"When I was doing the adaptation courses —I measure 1.90 meters -, I hit my head with a ladder. And I asked, if there is an awning or a branch of a tree, how do I detect it? There is no way. When I commented on it to several acquaintances, it struck us all that there was no system. Everything that had been done was very complex, with radars, lasers, what they do is complicate life, " Alarcón tells Business Insider Spain.

By then this engineer was already working at the company ilicitana Instead Technologies, specialized in rehabilitation robots for people who have suffered a stroke, and together with his colleagues they sought more mature technologies that could detect obstacles without making it difficult for the blind to walk. His solution was ultrasound.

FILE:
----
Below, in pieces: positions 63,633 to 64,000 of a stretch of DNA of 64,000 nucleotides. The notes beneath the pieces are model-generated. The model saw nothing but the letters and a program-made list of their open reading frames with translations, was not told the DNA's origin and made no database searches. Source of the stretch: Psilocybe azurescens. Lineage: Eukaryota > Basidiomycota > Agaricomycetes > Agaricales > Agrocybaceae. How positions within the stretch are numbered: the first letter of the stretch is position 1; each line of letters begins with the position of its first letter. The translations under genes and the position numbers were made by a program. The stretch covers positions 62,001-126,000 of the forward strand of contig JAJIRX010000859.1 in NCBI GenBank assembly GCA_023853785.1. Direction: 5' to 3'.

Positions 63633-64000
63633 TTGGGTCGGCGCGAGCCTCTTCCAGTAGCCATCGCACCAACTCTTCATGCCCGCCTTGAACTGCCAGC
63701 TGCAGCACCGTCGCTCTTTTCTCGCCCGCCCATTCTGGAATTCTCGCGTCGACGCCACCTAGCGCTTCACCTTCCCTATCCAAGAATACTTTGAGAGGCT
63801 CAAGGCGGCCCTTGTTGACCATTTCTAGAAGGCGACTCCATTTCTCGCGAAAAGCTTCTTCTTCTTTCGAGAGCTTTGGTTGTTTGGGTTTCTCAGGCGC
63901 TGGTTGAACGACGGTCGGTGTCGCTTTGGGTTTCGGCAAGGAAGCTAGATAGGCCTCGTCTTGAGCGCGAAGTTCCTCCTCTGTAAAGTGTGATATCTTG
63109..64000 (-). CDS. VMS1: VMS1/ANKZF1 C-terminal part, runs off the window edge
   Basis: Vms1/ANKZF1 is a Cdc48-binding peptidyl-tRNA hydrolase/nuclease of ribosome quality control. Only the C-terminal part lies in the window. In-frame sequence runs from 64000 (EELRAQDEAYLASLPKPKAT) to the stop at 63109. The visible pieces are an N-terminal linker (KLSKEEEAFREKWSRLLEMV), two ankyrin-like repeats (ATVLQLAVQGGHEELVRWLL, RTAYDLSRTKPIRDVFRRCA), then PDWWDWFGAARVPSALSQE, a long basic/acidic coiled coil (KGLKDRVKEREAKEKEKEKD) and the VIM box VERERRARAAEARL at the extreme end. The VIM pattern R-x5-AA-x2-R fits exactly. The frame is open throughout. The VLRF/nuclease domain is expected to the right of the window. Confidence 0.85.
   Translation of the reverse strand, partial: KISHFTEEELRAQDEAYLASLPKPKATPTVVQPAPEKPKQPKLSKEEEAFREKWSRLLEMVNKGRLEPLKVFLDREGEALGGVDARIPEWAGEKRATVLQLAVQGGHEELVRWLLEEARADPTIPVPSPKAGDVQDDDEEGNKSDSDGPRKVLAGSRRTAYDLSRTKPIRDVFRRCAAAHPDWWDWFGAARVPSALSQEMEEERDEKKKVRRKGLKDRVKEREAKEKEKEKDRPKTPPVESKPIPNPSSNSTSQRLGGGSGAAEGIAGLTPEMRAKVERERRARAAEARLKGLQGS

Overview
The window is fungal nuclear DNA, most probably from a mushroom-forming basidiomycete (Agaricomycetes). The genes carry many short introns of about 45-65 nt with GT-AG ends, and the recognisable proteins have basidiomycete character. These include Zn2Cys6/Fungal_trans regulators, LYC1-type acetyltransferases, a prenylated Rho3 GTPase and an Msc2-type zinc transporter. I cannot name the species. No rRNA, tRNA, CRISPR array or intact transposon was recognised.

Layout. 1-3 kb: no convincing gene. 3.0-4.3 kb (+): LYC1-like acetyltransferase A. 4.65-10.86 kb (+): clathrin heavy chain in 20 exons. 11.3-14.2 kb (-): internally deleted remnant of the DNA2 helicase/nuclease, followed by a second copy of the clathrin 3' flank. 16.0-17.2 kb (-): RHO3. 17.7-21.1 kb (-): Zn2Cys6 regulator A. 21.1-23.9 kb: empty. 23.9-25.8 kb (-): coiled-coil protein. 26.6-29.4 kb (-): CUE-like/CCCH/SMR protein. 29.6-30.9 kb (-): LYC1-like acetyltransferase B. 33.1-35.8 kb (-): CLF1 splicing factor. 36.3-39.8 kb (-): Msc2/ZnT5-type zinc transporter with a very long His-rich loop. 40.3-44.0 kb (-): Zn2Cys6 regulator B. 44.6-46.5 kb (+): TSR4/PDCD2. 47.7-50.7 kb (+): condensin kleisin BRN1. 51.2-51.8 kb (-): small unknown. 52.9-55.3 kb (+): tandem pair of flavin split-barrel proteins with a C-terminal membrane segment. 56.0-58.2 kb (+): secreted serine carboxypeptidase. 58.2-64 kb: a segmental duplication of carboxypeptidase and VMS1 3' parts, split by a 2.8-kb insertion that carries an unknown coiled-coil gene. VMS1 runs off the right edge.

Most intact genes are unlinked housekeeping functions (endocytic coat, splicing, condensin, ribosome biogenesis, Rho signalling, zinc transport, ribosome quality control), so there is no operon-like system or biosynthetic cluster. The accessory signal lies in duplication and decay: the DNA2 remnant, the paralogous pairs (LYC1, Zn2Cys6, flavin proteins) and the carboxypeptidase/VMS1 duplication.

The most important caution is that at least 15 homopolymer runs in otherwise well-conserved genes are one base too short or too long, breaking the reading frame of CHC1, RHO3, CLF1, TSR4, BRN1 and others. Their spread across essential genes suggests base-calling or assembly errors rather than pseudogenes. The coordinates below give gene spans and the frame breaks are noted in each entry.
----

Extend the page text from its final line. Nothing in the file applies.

"By mixing the ultrasound with a gyroscope, we launched a handle that can be incorporated into any aluminum cane, which warns of obstacles by a vibration," explains Alarcón.

Its name, Egara, comes from the chair of research Bidons Egara of the Miguel Hernández University of Elche (Alicante), dedicated to the research of retinosis pigmentaria and other visual pathologies, which takes the name of the company of drums and containers set up by Joaquín López, patron of the chair. Instead Tecnhnologies is precisely a university spinoff that starts from this same university.

They have five functional prototypes, but they have not obtained the funding to create a mold with which to manufacture the handle parts in series. "We are looking for investors to bring out a line of 250 canes to sell, because manufacturing one by one is impossible", admits the architect of this modality of smart canes, which faces the challenge of production to be able to reach a potential market of more than 285 million people with visual disabilities around the planet.

Technology reaches Canes bluetooth GPS gyroscopes ultrasounds